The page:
Seven Things Surrounding Portland’s “Seven” Sculpture: Indiana’s Impact on Maine

By Frank Coletti
Communications and New Media Major
20150123_2013567. SYMBOLIC ART
It was seven years ago today when I saw my first Robert Indiana piece. Seven of my friends were watching 7th Heaven when we decided to go to the closest Seven Eleven. We drove my dad’s 70’s mustang with a seven fifty seven and a vanity plate that read “LKYNMB7.” We passed the Farnsworth museum that housed Robert Indiana’s timeless LOVE sculpture on their front lawn.
A goofy introduction but a statement on human’s relationship to symbols. Just as LOVE graces the corner of 6th Ave., Indiana’s #7 will achieve the same standard. However, the permanent installation has been under some local scrutiny. On Dec. 14th it was vandalized and last week it received a poor review from Portland Press Herald’s Martin Steingesser. I checked it out myself and found seven cool things about Indiana’s #7 statue.
“Please give us public art that occasionally reminds us of a deeper sense of what it means to be human in this unfathomable, incredible world,” Steingesser said in his #7 critique.
The LOVE sculpture guides people to see the incredible world. When I was in NYC with my friend, his sister and her husband wanted to take wedding photos in front of LOVE. They didn’t think they’d end up sharing an artistic bond through mutually recognized symbols with hundreds of other lovers. Acts like this through Art can resonate with the people and hopefully will be recreated in Portland.
Last month Grime Studios had a charity Rock-a-thon for a new location. The event stressed the importance that their 24 hour recording studio had on the Portland’s Art Scene. Artists need both a studio to experiment and a library to study. I donated five dollars to keep the former while 400,000 dollars was raised to keep the latter. Portland needs Indiana’s #7 to concrete their city as an arts hub. Mark Bessire, the director of the PMA, said,  “in hopes of helping to transform Congress Square…(#7 will be the) figurehead for a city that sees itself as a place for bold art.”
Indiana is Pop Art which, in its global context, acts as an oculus for money to coagulate with the museum. So when 400,000 dollars is dropped on this art form there is a long term investment involved. Warhol’s work is rationalized by the Renaissance’s grandeur while both still praising relative deities; one is God, the other is money.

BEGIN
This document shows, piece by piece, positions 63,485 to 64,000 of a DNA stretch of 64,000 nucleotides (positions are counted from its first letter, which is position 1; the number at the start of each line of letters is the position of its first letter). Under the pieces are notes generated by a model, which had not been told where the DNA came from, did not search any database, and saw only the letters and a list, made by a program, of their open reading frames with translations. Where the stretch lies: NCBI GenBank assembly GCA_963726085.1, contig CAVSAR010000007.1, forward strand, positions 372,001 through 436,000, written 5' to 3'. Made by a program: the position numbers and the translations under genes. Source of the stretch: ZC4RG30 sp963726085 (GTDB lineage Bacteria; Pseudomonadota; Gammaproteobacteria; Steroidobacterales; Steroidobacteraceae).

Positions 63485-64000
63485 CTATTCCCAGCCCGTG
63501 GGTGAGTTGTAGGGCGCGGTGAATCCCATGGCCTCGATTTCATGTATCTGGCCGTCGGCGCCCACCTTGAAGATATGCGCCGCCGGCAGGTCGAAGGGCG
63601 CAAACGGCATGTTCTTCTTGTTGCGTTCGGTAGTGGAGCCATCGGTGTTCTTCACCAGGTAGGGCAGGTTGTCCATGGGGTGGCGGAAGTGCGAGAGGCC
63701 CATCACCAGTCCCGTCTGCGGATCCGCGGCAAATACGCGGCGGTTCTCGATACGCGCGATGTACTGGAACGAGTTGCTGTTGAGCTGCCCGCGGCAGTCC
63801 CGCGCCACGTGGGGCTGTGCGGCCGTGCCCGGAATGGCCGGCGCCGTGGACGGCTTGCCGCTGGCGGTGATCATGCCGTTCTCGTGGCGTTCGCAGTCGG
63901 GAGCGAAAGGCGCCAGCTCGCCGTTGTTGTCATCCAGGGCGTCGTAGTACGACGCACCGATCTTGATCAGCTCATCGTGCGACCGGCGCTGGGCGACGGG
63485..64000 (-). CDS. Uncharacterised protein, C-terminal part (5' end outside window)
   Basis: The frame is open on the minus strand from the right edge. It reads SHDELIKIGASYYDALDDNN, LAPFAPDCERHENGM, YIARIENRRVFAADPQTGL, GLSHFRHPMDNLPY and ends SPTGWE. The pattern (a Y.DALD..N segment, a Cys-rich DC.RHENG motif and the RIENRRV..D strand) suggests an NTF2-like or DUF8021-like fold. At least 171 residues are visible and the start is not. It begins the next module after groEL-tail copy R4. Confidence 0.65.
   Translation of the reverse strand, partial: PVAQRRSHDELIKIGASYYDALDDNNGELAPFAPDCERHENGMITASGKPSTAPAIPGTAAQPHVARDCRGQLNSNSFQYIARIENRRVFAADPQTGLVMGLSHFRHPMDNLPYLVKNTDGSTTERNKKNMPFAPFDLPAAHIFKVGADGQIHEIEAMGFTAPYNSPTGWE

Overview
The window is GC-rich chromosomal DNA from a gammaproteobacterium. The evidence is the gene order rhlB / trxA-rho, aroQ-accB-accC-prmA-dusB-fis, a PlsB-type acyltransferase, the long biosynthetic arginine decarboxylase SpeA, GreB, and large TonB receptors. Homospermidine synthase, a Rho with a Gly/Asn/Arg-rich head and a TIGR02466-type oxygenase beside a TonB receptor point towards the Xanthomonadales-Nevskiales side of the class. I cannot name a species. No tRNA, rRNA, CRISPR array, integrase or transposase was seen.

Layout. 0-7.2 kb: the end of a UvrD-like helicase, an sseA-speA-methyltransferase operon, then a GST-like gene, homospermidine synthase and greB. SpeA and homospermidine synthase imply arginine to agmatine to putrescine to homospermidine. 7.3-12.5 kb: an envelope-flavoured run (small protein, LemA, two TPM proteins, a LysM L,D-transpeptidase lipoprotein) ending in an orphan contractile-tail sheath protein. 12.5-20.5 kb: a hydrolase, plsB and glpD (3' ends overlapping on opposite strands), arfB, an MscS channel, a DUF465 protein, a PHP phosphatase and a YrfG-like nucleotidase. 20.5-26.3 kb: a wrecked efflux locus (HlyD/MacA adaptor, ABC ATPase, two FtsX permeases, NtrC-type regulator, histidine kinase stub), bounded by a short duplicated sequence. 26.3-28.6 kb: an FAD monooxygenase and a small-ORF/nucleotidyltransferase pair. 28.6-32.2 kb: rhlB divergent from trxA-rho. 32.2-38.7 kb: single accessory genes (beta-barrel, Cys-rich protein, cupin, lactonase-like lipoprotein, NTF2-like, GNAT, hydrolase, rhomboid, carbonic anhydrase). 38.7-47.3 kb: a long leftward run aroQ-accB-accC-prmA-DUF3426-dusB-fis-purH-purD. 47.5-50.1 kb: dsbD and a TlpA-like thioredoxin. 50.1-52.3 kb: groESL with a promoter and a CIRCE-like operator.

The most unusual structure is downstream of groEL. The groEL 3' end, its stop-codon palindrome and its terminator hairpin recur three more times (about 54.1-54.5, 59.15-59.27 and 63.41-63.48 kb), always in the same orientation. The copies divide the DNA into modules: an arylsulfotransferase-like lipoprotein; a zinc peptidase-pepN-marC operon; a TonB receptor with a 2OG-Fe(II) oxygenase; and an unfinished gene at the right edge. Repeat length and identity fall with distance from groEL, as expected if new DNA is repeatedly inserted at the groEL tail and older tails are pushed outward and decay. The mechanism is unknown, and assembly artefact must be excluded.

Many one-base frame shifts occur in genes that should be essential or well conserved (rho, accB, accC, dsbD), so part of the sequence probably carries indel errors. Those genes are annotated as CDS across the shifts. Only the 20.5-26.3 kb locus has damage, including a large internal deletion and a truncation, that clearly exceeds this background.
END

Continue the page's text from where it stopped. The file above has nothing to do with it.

If you’re like me and read the flyers at the urinal then you might be familiar with SMCC’s Business Club informational tidbits. If you don’t use a urinal they have flyers elsewhere. In one of their recent flyers that stuck with me there was a Warhol quote: “Making money is art and working is art and good business is the best art.” Hopefully the relativity between Renaissance and Pop will bless similar monetary dividends.

Indiana’s embrace of words derives from roadside entertainment signs and highway street signs. The mostly primary colors from post war America compliment the organization; the signs that inspired the balance were asymmetrical or radial. Sometimes the materials were old street signs morphed into his own terms of the American identity radioed through symbols of raw, identifiable emotions. Indiana’s presence in our community will hopefully sharpen Portland’s artistic event horizon.
Robert Indiana was born in New Castle, Indiana on September 13, 1928. In 1942, Indiana started high school in Indianapolis, Indiana at the Arsenal Technical High School, an institution known for its strong art department. He graduated in 1946 as the valedictorian. He was also a photographer, photo editor of the class yearbook, captain of the honor society, and a staff member of the school newspaper. Robert received a Scholastic Art and Writing Award for the John Herron Art Institute when graduating, but instead choose to enlist in the U.S. Army Air Corps at Camp Atterbury, Edinburgh, Indiana. Robert Indiana’s style fit in nicely in the New York art scene and in the fall of 1956, Cy Twombly used Indiana’s loft during the day to prepare for a show at the Stable Gallery. Shortly after, he created his first single word painting, FUN, subsequently launching him into fame in the New York Pop Art scene.  The study of words lead to his opus, the LOVE series. In 1978, he moved permanently to Vinalhaven, Maine.
Street Art is the most digestible of the contemporary practices which creates a common denominator between it and Pop. Both have the bond between the formal practices of the art form and the mainstream viewership. Similarities between the art forms and their synchronicity aside acts of vandalism are always going to happen. So why the poor review?
Steingesser was Portland’s first Poet Laureate and has a piece of art hanging in the PMA, but his recent PMS makes me think he vandalized  #7. After all, when addressing the Dec. vandalism, Indiana said, “It was probably some local artist who decided, ‘Why am I not in front of the museum instead of that guy?’ I am not surprised. This has happened many times before. I am a target.”


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